NEWS & EVENTS

Mekong Economics: The way Vietnam copes with the Covid-19 pandemic signals the world that it no longer a developing country!

29/04/2020
After some initial success in the fight against Covid-19, Vietnam is now starting to reopen its economy.
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Vietnam's strained efforts against Covid-19 seem to pay off. With only 270 cases of infection and no deaths related to Covid-19, Vietnam is easing the epidemic rules in most provinces, allowing some businesses to reopen. again.

There is some skepticism about the low number of people infected with the virus in Vietnam: By April 21, the prevalence of virus testing in Vietnam was about 1,881 per million, compared with about 7,500 in Singapore.

However, Vietnam's approach has won praise from international agencies such as the U.S. Centers for Disease Control and Prevention and the World Health Organization and is different from nearby Singapore and Indonesia, where movement restriction orders are being extended as Covid-19 positive cases continue to spike.

"Vietnam has had to deal with SARS, bird flu and various financial crises," said Fred Burke, managing director at law firm Baker McKenzie Ho Chi Minh City, advising the government on foreign investment rules. "They have learned that they need to act quickly and thoroughly. This country has qualified to recover again."

Winner of the trade war

Vietnam has been a favorite country for foreign investors who are seeking an alternative manufacturing center for China after escalating trade tensions between the United States and the second-largest economy. this world.

The goal of the Vietnamese Government today is to take that momentum as a foundation. According to the Ministry of Planning and Investment, committed to foreign direct investment rose 7.2% last year, with $ 24.6 billion flowing into manufacturing. That helped boost economic growth to 7.02%, the second fastest growth rate since 2007.

According to Vu Tu Thanh, Deputy Regional Executive Director of the US-ASEAN Business Council, China is considered by many foreign companies to have an aging and increasingly expensive population. On the contrary, the impact from viruses on China makes Vietnam look more attractive to businesses.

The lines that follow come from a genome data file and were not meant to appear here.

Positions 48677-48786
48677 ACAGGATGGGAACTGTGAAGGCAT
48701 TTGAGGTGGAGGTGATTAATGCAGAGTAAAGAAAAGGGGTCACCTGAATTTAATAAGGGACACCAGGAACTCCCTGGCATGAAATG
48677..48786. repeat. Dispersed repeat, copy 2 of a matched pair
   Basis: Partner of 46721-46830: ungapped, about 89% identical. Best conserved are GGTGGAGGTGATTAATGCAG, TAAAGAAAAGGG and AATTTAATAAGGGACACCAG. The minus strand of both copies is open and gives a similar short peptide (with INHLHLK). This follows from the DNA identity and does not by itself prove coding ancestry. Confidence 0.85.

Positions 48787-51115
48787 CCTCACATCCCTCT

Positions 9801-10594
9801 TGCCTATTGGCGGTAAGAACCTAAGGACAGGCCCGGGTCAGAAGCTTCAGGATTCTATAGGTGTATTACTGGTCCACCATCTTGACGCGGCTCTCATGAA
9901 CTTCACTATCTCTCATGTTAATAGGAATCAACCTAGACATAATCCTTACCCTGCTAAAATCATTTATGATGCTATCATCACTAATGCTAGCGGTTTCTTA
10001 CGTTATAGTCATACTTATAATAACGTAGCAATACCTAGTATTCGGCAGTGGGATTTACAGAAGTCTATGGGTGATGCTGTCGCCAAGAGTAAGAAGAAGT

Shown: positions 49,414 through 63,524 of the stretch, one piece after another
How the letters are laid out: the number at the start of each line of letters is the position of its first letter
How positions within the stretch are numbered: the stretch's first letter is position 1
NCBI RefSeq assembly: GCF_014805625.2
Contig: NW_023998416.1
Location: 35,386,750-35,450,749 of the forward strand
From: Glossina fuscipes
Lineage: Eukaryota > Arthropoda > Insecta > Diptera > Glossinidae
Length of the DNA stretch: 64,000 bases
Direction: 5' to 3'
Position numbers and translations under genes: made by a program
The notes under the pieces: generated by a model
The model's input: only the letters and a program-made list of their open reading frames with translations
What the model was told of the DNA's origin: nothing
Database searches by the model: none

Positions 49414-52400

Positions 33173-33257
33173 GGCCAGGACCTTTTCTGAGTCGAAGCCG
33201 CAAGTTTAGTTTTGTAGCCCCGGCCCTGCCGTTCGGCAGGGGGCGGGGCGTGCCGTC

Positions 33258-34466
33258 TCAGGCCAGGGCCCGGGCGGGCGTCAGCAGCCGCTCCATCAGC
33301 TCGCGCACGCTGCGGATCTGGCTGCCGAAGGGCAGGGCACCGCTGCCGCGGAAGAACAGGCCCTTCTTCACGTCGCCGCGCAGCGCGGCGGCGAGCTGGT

Risks remain

Japan - Vietnam's second largest investor in the first quarter with an investment of $ 848 million - announced earlier this month that it has earmarked $ 2.2 billion for the stimulus package to encourage Manufacturers move factories out of China. According to Mr. Fred Burke, Vietnam will certainly benefit.

Strictly speaking, Vietnam has not completely escaped from Covid-19. Deputy Prime Minister Vu Duc Dam, Head of the National Steering Committee for Disease Prevention and Control Covid-19, warned Friday that Vietnam still has a high risk of outbreaks.

Vietnam must also prepare for a sustained decline in global demand. According to World Bank data, Vietnam relies heavily on exports - accounting for more than 100% of GDP. In the first quarter, growth slowed to 3.82%. The International Monetary Fund (IMF) expects this rate could weaken to 2.7% for the whole year.

Relaxing the restrictions does not mean life will return to normal.

"For new businesses, the blockade order has not been fully relaxed," said Gareth Leather, an economist at Capital Economics Ltd. in London. "Moreover, people will not return to their pre-crisis habits. The fear of being infected with the virus causes people to continue to conduct social isolation for a while longer."

The Vietnamese government believes that tight action to deal with the virus will be able to reduce "collisions" from Covid-19 to the economy. Adam McCarty, chief economist of Mekong Economics in Hanoi, said that while factories wait for global demand to come back, the country's domestic economy will begin to revive.

"The way Vietnam handles this virus is signaling to the rest of the world that this is no longer a developing country," he said. "They have shown that Vietnam has a profound sophistication in how to handle problems."

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